“possible independent solutions are and This second solution, although mathematically OK, is singular at the north and south poles, which are not special pointswe could have set our coordinate system at any orientation. So from now on we'll drop singular solutions (for any value of ).”
But: this reasoning doesn’t carry over to the present problem. Since and from the diagram we see that the edges of the hole are at knowing as we do that charge can pile up in a singular fashion at the edge of a conductor, evidently we must include possible singular solutions.
The first few singular solutions (known as Legendre Functions of the Second Kind) are:
(Note that for pure imaginary argument, )
However, at this point Smythe notes (p 145, top) that the general solution to Legendre’s equation has the form so he goes to , which amounts to adding the constant to thereby switching the sign of the denominator, giving
This is the same as Morse and Feshbach, p 1328. This rearrangement doesn’t affect the physics, since the multiplying constants of are fixed at the end by matching to known asymptotic behavior. (This is just a warning to be careful in using multiple sources.)
A general solution of the differential equation is a sum of terms but our problem has azimuthal symmetry, so only
The solution must match a constant downward electric field at large positive distances.
define the distance from the origin by
At large distances,
so, since and, from
The uniform field (pointing down) at will have the potential coinciding with the angular dependence we just found for so evidently and therefore, from the form of the solution, can only include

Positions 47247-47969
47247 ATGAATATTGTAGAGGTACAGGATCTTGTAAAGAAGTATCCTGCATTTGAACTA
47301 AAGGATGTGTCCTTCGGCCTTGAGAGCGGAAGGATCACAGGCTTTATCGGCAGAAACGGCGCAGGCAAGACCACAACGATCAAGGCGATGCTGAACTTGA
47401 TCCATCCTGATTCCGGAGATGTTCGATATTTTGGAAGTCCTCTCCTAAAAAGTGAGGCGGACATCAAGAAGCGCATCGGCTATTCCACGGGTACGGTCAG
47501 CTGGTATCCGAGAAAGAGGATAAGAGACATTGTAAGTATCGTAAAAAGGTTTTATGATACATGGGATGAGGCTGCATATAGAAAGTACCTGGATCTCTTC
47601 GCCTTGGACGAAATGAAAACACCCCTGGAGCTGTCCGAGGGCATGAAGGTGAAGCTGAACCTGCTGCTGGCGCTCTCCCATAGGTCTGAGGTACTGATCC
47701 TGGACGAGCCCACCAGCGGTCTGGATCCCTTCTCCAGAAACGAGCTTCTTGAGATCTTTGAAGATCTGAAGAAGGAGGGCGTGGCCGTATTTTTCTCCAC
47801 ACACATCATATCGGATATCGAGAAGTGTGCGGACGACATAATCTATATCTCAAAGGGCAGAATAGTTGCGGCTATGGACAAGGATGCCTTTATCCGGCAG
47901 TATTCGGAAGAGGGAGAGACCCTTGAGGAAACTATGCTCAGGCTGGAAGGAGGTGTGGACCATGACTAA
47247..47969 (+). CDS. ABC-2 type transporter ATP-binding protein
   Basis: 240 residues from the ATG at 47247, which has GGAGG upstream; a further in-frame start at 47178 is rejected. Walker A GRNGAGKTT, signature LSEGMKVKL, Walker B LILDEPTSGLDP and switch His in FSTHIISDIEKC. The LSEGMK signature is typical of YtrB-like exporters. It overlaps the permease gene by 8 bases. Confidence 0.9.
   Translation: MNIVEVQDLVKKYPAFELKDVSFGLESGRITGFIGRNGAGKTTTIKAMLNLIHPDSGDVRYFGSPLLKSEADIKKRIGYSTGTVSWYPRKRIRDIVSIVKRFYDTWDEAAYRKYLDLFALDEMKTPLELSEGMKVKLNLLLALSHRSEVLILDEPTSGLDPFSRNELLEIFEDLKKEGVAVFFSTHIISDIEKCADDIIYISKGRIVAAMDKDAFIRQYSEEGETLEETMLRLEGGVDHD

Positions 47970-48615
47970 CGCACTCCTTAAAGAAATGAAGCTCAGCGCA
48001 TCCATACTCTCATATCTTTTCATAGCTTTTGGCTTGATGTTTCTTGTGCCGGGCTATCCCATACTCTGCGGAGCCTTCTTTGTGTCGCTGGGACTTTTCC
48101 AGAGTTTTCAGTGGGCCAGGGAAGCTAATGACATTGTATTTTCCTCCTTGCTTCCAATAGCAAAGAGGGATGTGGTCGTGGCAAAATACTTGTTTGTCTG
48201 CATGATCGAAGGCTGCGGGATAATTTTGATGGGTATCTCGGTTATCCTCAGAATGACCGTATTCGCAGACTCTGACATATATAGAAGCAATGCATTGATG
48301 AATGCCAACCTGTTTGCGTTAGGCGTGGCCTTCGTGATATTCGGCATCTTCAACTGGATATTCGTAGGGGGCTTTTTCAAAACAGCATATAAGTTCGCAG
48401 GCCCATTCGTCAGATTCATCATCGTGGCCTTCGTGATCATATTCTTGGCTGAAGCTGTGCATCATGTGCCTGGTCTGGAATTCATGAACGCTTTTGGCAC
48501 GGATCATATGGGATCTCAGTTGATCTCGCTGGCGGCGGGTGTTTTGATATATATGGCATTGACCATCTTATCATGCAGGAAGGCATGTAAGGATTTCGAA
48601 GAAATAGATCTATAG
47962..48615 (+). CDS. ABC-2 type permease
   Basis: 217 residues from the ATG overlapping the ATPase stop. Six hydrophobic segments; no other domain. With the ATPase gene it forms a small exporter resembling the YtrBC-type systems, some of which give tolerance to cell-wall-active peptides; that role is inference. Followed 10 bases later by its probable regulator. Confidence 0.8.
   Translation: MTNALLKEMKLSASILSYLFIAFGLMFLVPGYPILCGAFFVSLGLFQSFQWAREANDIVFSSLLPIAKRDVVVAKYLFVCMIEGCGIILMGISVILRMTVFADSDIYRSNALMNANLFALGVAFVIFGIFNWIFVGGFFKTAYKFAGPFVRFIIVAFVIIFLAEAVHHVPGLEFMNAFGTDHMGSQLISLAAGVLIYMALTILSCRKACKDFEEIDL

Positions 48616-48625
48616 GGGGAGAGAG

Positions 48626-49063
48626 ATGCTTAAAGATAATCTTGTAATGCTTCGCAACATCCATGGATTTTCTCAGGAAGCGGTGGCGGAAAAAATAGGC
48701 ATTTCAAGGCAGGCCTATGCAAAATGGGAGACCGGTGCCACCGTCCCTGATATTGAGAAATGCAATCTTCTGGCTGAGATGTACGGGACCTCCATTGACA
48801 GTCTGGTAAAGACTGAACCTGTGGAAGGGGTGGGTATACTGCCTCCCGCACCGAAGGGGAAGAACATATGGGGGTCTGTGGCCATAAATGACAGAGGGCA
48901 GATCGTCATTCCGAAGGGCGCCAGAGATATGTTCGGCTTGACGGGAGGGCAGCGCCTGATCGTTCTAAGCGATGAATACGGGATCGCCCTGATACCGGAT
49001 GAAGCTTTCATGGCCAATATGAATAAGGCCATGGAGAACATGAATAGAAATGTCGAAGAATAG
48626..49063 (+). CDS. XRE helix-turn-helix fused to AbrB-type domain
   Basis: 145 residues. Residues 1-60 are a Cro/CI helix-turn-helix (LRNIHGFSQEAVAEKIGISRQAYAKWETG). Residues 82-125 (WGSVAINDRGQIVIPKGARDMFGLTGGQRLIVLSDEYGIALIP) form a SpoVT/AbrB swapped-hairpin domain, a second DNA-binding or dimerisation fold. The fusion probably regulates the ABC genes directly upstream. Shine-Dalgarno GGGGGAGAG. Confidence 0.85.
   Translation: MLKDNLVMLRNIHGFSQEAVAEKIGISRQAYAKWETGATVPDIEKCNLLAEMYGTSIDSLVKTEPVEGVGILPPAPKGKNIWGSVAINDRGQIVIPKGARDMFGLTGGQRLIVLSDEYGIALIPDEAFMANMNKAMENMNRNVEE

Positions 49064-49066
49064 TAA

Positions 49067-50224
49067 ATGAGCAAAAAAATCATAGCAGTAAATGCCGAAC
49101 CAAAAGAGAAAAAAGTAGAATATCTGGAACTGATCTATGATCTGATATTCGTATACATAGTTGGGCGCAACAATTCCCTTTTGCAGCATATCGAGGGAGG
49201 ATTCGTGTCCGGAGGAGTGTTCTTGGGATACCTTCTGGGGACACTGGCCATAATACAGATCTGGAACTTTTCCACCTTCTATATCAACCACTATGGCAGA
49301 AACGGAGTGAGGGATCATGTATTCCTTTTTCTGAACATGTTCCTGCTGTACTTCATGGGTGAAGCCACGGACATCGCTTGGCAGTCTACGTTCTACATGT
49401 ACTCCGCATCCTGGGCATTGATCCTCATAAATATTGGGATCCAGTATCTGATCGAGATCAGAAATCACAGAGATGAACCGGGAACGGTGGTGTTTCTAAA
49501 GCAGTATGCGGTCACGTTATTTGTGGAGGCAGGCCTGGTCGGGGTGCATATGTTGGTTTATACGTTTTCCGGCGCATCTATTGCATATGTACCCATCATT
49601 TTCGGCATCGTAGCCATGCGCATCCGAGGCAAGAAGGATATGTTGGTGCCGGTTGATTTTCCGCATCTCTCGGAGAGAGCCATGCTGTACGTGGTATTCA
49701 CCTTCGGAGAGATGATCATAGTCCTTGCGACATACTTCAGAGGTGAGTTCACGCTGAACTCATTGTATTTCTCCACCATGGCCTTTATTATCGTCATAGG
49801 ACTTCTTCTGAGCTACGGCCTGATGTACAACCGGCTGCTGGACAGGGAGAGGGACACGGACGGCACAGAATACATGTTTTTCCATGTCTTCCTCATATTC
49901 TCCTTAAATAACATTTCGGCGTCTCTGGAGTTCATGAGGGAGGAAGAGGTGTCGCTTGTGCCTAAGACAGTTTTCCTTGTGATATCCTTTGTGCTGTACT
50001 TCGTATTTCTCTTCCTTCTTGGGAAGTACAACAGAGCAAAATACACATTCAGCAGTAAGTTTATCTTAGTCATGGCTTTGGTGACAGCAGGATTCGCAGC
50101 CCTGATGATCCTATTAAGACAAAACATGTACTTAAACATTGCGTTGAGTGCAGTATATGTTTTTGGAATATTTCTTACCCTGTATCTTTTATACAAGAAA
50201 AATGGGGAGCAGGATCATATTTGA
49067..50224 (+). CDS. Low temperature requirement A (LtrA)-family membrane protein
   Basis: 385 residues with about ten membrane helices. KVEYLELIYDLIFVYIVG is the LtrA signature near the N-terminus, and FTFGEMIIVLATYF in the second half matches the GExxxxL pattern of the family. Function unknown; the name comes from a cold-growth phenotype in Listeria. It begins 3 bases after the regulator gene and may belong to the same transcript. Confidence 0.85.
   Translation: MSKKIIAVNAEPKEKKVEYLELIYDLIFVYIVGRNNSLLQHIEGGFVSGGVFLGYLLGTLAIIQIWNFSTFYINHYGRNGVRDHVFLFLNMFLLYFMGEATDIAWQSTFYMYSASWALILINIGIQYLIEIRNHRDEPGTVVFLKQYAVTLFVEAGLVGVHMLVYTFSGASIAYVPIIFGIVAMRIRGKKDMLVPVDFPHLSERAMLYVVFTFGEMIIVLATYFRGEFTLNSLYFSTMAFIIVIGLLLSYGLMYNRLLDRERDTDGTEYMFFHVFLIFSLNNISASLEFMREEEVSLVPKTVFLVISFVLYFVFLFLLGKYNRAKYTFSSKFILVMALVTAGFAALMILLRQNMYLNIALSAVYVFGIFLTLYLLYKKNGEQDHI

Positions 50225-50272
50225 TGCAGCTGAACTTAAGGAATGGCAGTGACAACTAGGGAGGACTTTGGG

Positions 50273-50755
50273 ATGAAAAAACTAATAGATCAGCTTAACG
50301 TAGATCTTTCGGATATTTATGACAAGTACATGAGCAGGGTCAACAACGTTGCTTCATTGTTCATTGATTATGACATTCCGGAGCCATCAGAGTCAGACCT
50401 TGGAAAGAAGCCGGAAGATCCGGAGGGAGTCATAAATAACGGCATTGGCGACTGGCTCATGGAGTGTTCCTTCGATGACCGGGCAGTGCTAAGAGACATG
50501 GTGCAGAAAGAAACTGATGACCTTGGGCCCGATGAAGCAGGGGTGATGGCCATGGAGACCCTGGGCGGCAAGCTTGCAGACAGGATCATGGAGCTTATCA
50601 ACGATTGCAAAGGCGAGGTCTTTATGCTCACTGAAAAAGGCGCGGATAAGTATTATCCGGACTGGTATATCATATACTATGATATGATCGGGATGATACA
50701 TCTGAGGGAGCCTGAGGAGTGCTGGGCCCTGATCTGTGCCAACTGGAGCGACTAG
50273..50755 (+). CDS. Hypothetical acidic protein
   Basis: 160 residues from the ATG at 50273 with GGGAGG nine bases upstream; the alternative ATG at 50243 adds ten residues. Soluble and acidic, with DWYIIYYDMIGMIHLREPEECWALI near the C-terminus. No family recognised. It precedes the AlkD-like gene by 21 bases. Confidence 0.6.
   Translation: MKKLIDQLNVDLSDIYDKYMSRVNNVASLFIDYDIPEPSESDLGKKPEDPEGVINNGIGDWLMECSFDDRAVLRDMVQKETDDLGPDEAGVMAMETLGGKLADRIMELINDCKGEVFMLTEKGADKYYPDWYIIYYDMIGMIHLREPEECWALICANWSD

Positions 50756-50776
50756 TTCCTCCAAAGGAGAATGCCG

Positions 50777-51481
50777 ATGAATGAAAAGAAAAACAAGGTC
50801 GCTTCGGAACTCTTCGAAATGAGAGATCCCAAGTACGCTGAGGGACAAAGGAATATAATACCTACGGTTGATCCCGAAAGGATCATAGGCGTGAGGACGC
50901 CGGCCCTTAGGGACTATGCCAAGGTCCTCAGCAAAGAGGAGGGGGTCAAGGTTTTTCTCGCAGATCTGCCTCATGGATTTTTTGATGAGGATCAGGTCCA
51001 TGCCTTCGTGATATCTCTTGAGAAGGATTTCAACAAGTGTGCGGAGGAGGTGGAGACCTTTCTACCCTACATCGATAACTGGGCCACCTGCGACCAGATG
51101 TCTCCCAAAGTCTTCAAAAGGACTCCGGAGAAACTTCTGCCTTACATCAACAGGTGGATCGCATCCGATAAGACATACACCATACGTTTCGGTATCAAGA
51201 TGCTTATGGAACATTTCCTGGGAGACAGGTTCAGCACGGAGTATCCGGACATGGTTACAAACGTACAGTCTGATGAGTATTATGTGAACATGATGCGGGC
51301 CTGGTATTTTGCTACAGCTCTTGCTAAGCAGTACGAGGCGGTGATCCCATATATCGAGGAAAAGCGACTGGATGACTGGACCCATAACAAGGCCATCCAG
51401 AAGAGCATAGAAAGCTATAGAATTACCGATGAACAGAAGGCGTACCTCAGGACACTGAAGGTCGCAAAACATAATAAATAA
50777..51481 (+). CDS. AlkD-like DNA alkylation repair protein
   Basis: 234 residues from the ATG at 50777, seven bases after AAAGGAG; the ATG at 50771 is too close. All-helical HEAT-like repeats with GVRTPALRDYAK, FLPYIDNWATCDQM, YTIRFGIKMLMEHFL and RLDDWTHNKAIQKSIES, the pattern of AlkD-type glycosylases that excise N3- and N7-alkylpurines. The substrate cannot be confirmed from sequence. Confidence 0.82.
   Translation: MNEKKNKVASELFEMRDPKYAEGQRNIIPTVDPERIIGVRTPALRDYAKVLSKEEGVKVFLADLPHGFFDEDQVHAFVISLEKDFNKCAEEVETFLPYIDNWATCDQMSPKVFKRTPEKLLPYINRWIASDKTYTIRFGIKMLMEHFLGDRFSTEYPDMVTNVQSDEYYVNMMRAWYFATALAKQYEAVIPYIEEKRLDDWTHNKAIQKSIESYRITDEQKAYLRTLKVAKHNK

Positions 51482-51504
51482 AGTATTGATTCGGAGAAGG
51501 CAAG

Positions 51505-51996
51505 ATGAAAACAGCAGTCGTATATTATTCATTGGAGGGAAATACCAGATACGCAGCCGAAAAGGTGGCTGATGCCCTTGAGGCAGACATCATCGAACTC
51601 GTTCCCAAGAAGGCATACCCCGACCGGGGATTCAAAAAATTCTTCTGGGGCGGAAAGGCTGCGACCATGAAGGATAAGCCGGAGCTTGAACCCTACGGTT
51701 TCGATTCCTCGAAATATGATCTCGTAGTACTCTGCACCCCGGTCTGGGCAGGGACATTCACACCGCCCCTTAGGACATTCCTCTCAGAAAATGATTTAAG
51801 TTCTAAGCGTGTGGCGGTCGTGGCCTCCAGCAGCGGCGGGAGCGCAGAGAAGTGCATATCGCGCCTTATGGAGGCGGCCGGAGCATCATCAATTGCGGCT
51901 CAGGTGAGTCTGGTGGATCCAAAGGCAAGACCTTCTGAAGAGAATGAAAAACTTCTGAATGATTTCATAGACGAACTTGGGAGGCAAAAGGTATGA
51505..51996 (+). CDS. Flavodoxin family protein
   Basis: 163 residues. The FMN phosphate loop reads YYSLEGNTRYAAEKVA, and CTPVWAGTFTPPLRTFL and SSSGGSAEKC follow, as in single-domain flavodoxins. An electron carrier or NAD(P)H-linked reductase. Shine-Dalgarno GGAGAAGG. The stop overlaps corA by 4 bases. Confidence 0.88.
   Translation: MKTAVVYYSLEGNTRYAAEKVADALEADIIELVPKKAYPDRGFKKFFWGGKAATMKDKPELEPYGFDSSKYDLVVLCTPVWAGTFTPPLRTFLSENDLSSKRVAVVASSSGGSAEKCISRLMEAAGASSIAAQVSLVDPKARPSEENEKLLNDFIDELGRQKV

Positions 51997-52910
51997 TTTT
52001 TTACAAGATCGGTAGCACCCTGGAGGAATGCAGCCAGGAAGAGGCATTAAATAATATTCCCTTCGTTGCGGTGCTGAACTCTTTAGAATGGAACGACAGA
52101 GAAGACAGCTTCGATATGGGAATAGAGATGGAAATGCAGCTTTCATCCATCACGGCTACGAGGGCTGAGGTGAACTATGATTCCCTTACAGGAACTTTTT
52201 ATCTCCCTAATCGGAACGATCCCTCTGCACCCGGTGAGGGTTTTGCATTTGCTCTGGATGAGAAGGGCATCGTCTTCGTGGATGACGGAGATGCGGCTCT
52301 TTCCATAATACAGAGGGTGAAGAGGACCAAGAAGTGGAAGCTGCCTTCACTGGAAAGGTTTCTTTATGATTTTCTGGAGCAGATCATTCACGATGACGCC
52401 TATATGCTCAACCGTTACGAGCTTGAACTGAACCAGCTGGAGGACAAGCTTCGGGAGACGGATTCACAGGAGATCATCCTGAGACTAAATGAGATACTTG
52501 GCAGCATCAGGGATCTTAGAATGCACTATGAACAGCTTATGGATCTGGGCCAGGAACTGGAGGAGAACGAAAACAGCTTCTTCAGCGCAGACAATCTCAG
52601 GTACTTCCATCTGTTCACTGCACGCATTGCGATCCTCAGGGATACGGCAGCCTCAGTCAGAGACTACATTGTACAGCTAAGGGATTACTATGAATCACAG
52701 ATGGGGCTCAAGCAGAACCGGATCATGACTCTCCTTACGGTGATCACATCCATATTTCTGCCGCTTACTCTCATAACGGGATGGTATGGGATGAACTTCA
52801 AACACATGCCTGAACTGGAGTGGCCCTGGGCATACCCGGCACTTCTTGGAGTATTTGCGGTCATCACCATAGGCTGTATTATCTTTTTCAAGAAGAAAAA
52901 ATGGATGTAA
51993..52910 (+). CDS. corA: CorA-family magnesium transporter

From the graph, as and as
Matching with a constant field at
and from the formulas above the big graph
Matching with zero field at so
Therefore the potential is
On the axis, so (We know the second term, which arises from the charge on the sheet at must be even in using the fixes the ambiguity in )
At large distances ( ), using that for large argument and remembering
So, in addition to the external applied field, there is a dipole proportional to the field and a volume term of order the size of the hole, in agreement with Jackson’s equation (3.182), which he derived by a more challenging route (IMHO). Note this is not a true dipole field: that would have not Below the plate, the electric field lines come out of the hole and curve back up to the plate, looking dipole-like. But above the hole, the actual field is weakening on approaching the hole, so this “dipole” term amounts to adding a field in the opposite direction to the constant field. This added field then curves back to the extra charge on the plate, so is also dipole-like, but a mirror image of that below the plate.
Charge Density on the Plate
Continuing to follow Smythe, the charge density on the plate is
Recalling that on the plate (see graph), so and
with the plus sign on the upper side of the plate, minus on the lower side.
This has the expected inverse square root behavior on approaching the edge, and at large distances rapidly approaches on the upper plate, zero on the lower plate (the leading terms cancel).
Field in the Hole
What is the electric field in the plane in the hole? From the expressions for above, at the origin so the potential at is
In the plane, so and the radial horizontal field, pointing outwards towards the induced negative charge on the plate, is
What about the vertical component of the electric field in the hole? For a test charge in the plane at there is no vertical force from the induced charges, they’re all in the same plane. Hence the vertical field can only be the average of the two fields at that is, So, of the field lines coming down from infinity aimed directly at the hole, half go through and curve around to end on the lower side of the plane, the other half move to the side and end on the upper side.
Note that the hole radial field could in principle be used as a focusing device for a stream of charged particles moving parallel to, and close to, the axis.